The histopathological exam (Figure 2) revealed a lesion lined by a parakeratinized stratified squamous epithelium presenting parakerathosis and a mild acanthosis. In the lamina propria, there was a tumoral formation predominantly composed by large polyhedral cells showing a syncytial growth pattern, usually presenting eosinophilic cytoplasm and granular aspect, and variably amount of cytoplasmic hyaline globules. Nuclei were eccentrically located and presented a mild pleomorphism, mostly showing a vesicular appearance of chromatin. The cellular mass was intermingled with dense connective tissue and remnants of skeletal muscle fibers. Tumoral cells were PAS positive (diastase-resistant) and immunopositive for S-100. Surgical margins were free of tumoral cells. A conclusive diagnosis of GCT was rendered and the patient remains free of disease six months after surgical treatment.

3. Discussion

Despite the number of publications involving cases of GCT, its pathogenesis remains unclear. The first Brazilian case was reported in 1970 by Sequeira and colleagues using the term “myoblastoma” to describe a multicentric GCT involving bronchi, tongue and parotid [4] . Further this name was abolished due to S-100 and vimentin’s positivity, as observed in the present case, favoring a neural origin of tumor cells. Other routine neural markers such p75 have also evidenced its nerve sheath differentiation [5] . On the other hand, the reason why these cells do not stain for S-100A6 protein, a form of S-100 protein found in other benign tumors of neural origin such schwannoma, neurofibroma, and palisaded encapsulated neuroma, needs to be clarified [6] . Besides the controversy

Figure 1. Clinical aspect of the lesion, showing the involvement of dorsum of tongue.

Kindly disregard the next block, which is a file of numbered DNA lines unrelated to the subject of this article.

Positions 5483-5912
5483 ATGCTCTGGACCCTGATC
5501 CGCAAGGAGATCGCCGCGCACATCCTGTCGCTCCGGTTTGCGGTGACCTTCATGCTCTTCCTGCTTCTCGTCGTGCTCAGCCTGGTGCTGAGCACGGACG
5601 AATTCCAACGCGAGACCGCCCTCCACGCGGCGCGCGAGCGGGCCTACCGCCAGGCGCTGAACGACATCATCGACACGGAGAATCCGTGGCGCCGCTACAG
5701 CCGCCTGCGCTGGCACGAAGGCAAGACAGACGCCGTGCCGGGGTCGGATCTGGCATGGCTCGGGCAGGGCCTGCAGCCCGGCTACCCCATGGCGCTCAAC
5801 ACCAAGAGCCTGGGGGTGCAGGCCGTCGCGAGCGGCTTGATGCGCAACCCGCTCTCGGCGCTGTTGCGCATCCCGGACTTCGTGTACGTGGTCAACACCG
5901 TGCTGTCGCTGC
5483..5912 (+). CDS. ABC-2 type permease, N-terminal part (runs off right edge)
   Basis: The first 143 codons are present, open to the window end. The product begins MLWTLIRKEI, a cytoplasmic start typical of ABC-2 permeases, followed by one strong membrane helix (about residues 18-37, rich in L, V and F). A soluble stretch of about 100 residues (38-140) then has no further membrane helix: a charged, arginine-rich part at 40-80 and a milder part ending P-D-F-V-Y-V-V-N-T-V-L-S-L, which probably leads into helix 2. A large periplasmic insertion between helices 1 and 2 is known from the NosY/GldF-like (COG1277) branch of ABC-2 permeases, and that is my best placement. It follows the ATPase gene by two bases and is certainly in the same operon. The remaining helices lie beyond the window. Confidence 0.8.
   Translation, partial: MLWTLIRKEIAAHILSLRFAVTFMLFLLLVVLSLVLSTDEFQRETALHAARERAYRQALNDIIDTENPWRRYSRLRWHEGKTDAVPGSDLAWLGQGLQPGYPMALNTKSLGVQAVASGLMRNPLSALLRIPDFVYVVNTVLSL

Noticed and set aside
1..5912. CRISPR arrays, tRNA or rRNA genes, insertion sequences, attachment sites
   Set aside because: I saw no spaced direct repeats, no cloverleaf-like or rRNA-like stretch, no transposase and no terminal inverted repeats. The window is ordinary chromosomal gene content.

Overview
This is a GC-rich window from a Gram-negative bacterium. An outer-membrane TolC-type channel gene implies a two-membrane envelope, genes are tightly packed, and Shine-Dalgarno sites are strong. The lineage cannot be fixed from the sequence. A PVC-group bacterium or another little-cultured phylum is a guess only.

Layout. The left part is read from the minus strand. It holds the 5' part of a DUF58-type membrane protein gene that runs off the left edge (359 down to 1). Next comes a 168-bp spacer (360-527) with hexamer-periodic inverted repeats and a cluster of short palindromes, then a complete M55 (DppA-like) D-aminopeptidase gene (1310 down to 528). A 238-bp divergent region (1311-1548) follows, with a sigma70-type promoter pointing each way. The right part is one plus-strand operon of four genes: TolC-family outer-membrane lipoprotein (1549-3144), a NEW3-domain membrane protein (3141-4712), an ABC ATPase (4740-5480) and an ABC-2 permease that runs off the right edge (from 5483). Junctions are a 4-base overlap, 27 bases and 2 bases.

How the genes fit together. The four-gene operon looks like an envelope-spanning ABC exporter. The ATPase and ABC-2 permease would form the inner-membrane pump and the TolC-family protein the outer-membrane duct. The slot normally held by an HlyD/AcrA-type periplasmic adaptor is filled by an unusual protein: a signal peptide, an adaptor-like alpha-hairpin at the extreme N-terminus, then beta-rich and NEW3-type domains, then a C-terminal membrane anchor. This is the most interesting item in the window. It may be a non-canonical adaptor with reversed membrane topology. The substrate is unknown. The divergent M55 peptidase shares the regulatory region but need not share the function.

Figure 2. Histological aspects of the lesion. (A) The tumoral mass is seen next to the epithelium of tongue mucosa (hematoxylin-eosin). (B) Higher magnification showing the granular polyhedral cells containing eosinophilic granules intermingled with striated muscle fibers. (C) S-100 protein positivity of the tumor cells.

regarding its neural origin, some authors believe that small and well-circunscribed nodules as the present case represents the true neoplasm, and lesions showing infiltrative pattern with remote satellite nodules and larger and poorly circumscribed lesions may represents a diffuse process of metabolically induced granular change of local mesenchymal cells [7] . Thus, the pathogenesis of GCT still warrants new investigations.

Clinically, GCT of the oral cavity is usually a single, sessile and asymptomatic nodule, with less than 2 cm in diameter, with normal or slightly pale overlying mucosa. Approximately 10% to 20% of patients may present multiple lesions [2] . A study involving 68 cases of oral GCT reported a broad age range, between 7 and 82 years, with an average age of 38.3. There was a predominance of female patients (68%), and the tongue was the most affected site (80.8%). About tongue lesions, 48.5% of them were in dorsal surface, as seen in this report, while 27.9% were found in lateral border and 4.4% in ventral surface. Of the remaining cases, 5.9% were on lower lip, 4.4% on upper lip, 4.4% on buccal mucosa, 2.9% on soft palate, and 1.5% on floor of mouth [7] .